Drink & Die

 

In 1993, a few young officers gathered together in the Officers’ Institute, Cochin to celebrate their selection for flying training to start the next day. Catching up after four weeks of vacation, the routine played to a script quite familiar to those who have been in service. After generous rounds of drinks and then some, the group left for a local eatery on bikes. All but two reached the restaurant. Two officers ended up on an electric pole next to Dwaraka Hotel on MG Road. The pillion rider, young Sub Lieutenant Anish Sahai, died while the driver sustained grievous injuries. Witnesses recalled hearing the typical high-pitch whine of a motorbike at full throttle before it missed a curve and crashed into the pole. Doctors refused to talk to those of us who rushed them to the Medical Trust Hospital as we were ‘too drunk’. Parents refused to believe that their son who had left home a day earlier was no more at 2AM the next day.

Did we learn from that accident? Heck no. When we got to the Air Force Academy, our instructors warned us about two officers from the previous course who had driven their bike into AFA’s main gate at full tilt. Fortunately, they survived and even went on to become pilots.

Did that warning sober us? Heck no. We rewrote history once again on the highway outside Air Force Station, Dundigal later that year–a well-kept secret or we would have got grounded. Our guardian angel saved us again.

Did we learn from that? No way. When I was EXO on a warship, I invited all my officers home. Party went on till 2AM after which I insisted on accompanying them all the way to the ship – a distance of almost 15 km, through poorly lit roads. Collectively, we must have consumed a few bottles and were unfit to be walking, let alone driving. Story ended beautifully and everybody recalled having a great evening. But not all stories have this fairy tale ending.

A decade ago, a young officer from my unit died riding pillion in a road accident inside the Naval Air Station, Goa while returning from a squadron party at the Officers’ Institute. He was a teetotaller but paid the price of being part of a culture that invites this fate upon themselves by drinking under the misplaced bravado of ‘daru pee, banda ban’ (drink and be a man).

I challenge any reader from the three services to put their hand on the heart and say they haven’t been party to Driving Under the Influence (DUI) at least once in their service. Many have this blood on their hands. And yet when I look around for data on DUI-related deaths and injuries in our armed forces, search engines turn up data on drinking-related problems of US and UK armed forces. It’s our best kept secret.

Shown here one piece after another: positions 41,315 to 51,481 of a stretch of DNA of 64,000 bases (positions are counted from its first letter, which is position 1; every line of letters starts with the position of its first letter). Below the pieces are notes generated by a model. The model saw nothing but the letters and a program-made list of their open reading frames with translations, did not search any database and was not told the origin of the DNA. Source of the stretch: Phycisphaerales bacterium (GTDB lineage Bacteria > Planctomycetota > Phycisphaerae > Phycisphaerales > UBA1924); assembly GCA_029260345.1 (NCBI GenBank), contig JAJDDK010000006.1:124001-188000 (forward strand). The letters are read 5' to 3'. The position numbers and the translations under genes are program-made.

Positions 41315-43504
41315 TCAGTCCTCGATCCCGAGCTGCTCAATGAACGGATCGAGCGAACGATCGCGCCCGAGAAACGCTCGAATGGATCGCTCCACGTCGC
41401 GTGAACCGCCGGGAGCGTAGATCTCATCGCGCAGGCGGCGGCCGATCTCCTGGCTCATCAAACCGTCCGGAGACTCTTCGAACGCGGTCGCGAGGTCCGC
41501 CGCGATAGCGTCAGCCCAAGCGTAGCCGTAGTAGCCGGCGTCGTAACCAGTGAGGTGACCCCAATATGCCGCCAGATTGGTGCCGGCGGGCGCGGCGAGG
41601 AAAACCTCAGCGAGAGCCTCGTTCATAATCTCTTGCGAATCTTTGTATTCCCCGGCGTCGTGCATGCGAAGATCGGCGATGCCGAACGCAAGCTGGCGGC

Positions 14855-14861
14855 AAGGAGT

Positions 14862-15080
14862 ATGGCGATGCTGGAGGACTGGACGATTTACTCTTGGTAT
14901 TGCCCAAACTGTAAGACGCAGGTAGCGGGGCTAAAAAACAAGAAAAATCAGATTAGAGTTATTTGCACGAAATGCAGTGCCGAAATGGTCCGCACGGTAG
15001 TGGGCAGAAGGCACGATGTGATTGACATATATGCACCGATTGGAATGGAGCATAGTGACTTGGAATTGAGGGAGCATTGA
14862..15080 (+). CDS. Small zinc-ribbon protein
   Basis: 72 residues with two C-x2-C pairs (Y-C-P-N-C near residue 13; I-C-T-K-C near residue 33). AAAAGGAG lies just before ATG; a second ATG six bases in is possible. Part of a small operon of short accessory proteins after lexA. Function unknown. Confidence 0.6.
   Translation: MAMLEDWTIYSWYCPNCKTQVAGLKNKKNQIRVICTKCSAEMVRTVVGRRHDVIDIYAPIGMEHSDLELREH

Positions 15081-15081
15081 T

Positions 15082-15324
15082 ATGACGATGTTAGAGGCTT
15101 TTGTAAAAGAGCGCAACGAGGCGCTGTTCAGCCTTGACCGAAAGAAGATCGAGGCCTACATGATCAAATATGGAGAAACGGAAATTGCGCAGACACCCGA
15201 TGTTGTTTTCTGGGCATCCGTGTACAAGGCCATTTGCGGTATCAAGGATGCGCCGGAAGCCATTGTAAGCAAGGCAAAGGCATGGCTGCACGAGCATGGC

What is this culture where we ply each other with drinks and then take to the roads? Some may argue that most of this drinking happens within the safe confines of a cantonment or ship. But what’s saying the party won’t spill onto the streets? Take the naval base at Kochi for example. The Officers’ Institute and naval base are on either sides of a road. But some never made it across this short distance. In my time, I have seen at least half a dozen serious accidents. DUI played a definite part in each and every case.

It is time tough actions replace tokenisms. I have not even touched upon such cases among sailors and PBORs. I am sure they have their scary tales too. With the affluence bestowed upon us by successive pay commissions and the social churning that has brought people from varied backgrounds into our milieu, the spectre of drinking and driving will continue to haunt us. I wish it wouldn’t.

Even as I write this, I received news about an accident in Visakhapatnam involving four young officers returning from a party at their shippie’s home. One of them is no more while the others are seriously injured. I am hoping not a drop of alcohol was involved here. My prayers are with the families who must ultimately deal with the tragedy. Not to speak of the burden of guilt which the host must carry for the rest of his life if it was a case of DUI.

It is time to confront this issue with all the seriousness and honesty it deserves. So long as the treacherous distance between watering holes and residential areas exist, temptation to drink and drive will always be there. Even for uniformed personnel to fall in line, the stakes have to be way up there as far as DUI is concerned. Right now, it’s a pittance with little deterrence value in a country where life is cheap.

I have known officers who have arranged minibuses for ferrying their guests to parties at home like it is done for official functions. I am also aware of random checks and provost patrols that have been instituted to curb this menace. Then there is Uber, Ola and all of that in the cities. But ultimately, the culture has to change. It is not cool to host parties and organize events where booze flows like water without addressing the issue of how people are going to reach home.

For those who frown at me for raising this sensitive issue in public, no apologies from my side. This is something that affects everybody, including civilians. Anish Sahai’s father was a school teacher from Kanpur who lost his son at 24.

Here’s hoping this voice carries all the way to the Service Chiefs who must answer Bob Dylan’s line from ‘Blowing in the Wind’